Channels ▼
RSS

Mobile

7 Steps To A Killer Mobile UI


Odds are, you have a smartphone and without realizing it, have developed a special, personal relationship with it. We only recently learned that Steve Jobs charged the team he assembled to create the first iPhone to "Create a phone that people will fall in love with." Whether we admit it or not, all of us have a special connection with our iPhone, Blackberry, Android, or Windows Phone.

But love is fickle. A recent Harris Interactive study revealed that bad mobile apps can dramatically damage a brand's reputation. Almost one-third of respondents said they told others when they had a bad experience with a mobile app. Still, more than half say they've recommended an app based on a positive experience.

Providing a good user experience in mobile applications is paramount. Here are seven steps to get you on the right path to delivering great mobile apps.

1. Define Your Goals

What are you trying to accomplish with the mobile app? Most importantly, what will your users want from it? You must define the goals your app will address. For this, you need to understand the day-to-day activities of your users related to this app, and their goals and motivations around it.

A good technique is to create personas — fictitious characters that represent your users — and write your specs as agile user stories. This approach puts you in the correct mindset to state requirements for your app. Something like this: "As a security officer, Johnny Bravo must check-in using his mobile phone to find out the next checkpoint that he should walk to so he can complete the randomized patrol tour." This tactic lets you see the application from the user's point of view.

There are, of course, differences between user stories for mobile and desktop applications, particularly when considering the mobile context. For instance, a mobile user might be walking or using one hand.

After gathering several of these stories, you must prioritize them according to their frequency. I'll explain why this is important shortly.

2. Analyze Existing Apps

If it's the first time you're creating a mobile app, take a close look at the interfaces of existing ones. Two obvious things that stand out: The screen size is much smaller and since many mobile devices use touch screen, the elements on the screen must be larger, so they're easy to touch.

The smaller screen and the larger elements mean that you can only put a limited number of items on the screen.

It can be a challenge to select what should go on the mobile screen; some usability experts even advocate that the mobile version of a website be created before the desktop version.

Prioritizing your user stories can help with this. You'll want to take a hard look at the features that your top priority users are using. Figuring out the 20% of the features that will be used 80% of the time is the goal of every usability expert. If you do this correctly with mobile, the desktop will also have its priorities right.

3. Native App or Mobile Web?

You'll need to decide whether to use HTML5 or native APIs. This decision has more implications for the technical implementation than for the user interface, however. Native apps usually run faster and are the best option for games, offline, and hardware intensive apps. Mobile Web apps are quicker to implement, easier to maintain, and often better-suited for enterprise applications. A hybrid approach makes sense if you want mobile Web apps' easy maintenance but need specific hardware capabilities, like the phone's camera or GPS.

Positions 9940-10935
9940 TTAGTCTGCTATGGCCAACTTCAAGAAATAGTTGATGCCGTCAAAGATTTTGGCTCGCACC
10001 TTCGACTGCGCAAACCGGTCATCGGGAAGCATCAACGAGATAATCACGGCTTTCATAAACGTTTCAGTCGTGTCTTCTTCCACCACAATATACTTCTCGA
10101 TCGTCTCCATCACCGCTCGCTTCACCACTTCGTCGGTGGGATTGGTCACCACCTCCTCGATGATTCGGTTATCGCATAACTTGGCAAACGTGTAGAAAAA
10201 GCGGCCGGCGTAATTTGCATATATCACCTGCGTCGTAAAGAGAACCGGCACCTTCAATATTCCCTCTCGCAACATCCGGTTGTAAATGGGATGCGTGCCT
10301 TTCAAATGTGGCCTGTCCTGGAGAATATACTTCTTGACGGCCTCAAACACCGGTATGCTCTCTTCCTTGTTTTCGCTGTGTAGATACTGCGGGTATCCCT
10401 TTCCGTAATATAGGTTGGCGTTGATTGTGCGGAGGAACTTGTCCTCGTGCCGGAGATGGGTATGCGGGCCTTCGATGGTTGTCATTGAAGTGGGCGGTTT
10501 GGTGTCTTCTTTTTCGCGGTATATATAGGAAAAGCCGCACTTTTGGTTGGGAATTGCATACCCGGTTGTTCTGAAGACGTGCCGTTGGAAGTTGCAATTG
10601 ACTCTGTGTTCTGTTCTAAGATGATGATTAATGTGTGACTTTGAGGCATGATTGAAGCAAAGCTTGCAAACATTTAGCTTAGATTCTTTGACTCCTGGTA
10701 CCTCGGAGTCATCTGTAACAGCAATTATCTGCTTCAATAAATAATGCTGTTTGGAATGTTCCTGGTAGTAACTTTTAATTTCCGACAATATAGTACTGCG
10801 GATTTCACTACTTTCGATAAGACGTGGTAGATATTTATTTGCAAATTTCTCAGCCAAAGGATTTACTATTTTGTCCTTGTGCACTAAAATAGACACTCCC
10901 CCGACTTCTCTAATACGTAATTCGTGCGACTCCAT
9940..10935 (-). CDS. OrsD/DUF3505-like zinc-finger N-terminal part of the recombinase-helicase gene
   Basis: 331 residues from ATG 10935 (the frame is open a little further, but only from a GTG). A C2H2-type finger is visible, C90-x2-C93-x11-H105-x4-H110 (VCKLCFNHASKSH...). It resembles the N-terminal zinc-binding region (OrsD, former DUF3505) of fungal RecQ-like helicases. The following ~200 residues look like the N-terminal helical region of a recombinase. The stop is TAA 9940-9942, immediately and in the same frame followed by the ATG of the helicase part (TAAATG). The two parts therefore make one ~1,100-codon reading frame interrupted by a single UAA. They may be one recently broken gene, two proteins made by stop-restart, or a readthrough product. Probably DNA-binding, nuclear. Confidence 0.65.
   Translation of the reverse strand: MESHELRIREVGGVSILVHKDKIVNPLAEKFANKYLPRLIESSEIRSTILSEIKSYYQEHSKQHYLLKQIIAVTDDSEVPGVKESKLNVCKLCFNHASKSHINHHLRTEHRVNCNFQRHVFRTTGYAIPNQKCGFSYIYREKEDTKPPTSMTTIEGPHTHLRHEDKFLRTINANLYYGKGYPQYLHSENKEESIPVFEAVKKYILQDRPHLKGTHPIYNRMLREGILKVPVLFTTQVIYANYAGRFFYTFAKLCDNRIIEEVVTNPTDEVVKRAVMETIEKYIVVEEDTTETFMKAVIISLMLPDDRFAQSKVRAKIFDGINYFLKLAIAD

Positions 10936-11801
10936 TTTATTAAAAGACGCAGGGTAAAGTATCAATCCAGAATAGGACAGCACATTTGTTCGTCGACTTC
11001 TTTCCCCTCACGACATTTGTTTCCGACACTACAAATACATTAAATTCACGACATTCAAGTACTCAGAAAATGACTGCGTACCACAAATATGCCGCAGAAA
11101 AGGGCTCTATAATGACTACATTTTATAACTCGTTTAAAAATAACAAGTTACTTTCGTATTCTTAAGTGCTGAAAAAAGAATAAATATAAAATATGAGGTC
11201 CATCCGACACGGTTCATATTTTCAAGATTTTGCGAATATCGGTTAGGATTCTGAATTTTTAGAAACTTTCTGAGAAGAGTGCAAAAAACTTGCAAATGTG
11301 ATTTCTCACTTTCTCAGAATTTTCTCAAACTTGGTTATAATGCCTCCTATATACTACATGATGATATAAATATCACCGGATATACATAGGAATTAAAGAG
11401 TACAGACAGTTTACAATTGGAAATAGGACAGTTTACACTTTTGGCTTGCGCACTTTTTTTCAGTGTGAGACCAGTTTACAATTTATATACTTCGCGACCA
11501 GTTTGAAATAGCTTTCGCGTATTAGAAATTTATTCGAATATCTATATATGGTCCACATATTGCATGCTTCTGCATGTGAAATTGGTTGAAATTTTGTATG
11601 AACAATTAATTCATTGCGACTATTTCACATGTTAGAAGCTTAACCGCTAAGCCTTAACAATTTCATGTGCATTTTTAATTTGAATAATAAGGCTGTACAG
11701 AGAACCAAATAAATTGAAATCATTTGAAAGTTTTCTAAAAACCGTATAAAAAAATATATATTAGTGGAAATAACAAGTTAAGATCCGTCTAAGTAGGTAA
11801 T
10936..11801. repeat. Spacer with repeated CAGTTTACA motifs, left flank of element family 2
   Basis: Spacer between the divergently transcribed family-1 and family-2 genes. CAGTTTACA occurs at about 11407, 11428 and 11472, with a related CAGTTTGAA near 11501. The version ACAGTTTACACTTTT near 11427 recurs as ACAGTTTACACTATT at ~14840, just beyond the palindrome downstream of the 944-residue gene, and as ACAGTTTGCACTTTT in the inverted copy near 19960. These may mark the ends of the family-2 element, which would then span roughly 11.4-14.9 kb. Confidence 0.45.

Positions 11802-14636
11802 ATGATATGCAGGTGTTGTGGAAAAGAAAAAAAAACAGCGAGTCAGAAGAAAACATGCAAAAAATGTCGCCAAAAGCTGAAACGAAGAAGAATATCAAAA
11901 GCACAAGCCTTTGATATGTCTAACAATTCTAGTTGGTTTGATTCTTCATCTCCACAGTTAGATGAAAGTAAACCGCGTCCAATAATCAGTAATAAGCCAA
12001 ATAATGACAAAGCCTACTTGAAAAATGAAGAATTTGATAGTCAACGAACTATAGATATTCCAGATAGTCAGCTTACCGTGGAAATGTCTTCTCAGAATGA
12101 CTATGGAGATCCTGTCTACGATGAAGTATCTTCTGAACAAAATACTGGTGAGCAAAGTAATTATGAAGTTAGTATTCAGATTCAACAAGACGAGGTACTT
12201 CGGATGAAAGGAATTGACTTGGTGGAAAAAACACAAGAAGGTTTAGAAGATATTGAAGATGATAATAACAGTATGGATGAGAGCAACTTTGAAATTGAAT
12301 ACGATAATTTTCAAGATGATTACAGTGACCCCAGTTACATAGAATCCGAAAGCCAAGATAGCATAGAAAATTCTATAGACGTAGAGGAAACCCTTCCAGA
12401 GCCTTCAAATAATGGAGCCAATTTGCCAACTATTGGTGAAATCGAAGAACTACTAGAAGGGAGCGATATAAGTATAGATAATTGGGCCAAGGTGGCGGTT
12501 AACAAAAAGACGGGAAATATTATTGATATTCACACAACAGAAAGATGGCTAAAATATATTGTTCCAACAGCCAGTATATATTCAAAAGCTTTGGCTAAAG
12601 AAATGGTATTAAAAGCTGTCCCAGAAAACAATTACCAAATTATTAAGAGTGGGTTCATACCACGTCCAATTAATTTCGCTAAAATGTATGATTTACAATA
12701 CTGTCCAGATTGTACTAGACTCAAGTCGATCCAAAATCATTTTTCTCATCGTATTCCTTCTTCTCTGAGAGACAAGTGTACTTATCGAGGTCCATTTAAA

Taking advantage of existing frameworks and platforms can be a solution, but whichever option you choose, make sure you can create and modify the UIs quickly, and that you'll be able to iterate often.


Related Reading


More Insights






Currently we allow the following HTML tags in comments:

Single tags

These tags can be used alone and don't need an ending tag.

<br> Defines a single line break

<hr> Defines a horizontal line

Matching tags

These require an ending tag - e.g. <i>italic text</i>

<a> Defines an anchor

<b> Defines bold text

<big> Defines big text

<blockquote> Defines a long quotation

<caption> Defines a table caption

<cite> Defines a citation

<code> Defines computer code text

<em> Defines emphasized text

<fieldset> Defines a border around elements in a form

<h1> This is heading 1

<h2> This is heading 2

<h3> This is heading 3

<h4> This is heading 4

<h5> This is heading 5

<h6> This is heading 6

<i> Defines italic text

<p> Defines a paragraph

<pre> Defines preformatted text

<q> Defines a short quotation

<samp> Defines sample computer code text

<small> Defines small text

<span> Defines a section in a document

<s> Defines strikethrough text

<strike> Defines strikethrough text

<strong> Defines strong text

<sub> Defines subscripted text

<sup> Defines superscripted text

<u> Defines underlined text

Dr. Dobb's encourages readers to engage in spirited, healthy debate, including taking us to task. However, Dr. Dobb's moderates all comments posted to our site, and reserves the right to modify or remove any content that it determines to be derogatory, offensive, inflammatory, vulgar, irrelevant/off-topic, racist or obvious marketing or spam. Dr. Dobb's further reserves the right to disable the profile of any commenter participating in said activities.

 
Disqus Tips To upload an avatar photo, first complete your Disqus profile. | View the list of supported HTML tags you can use to style comments. | Please read our commenting policy.
 

Video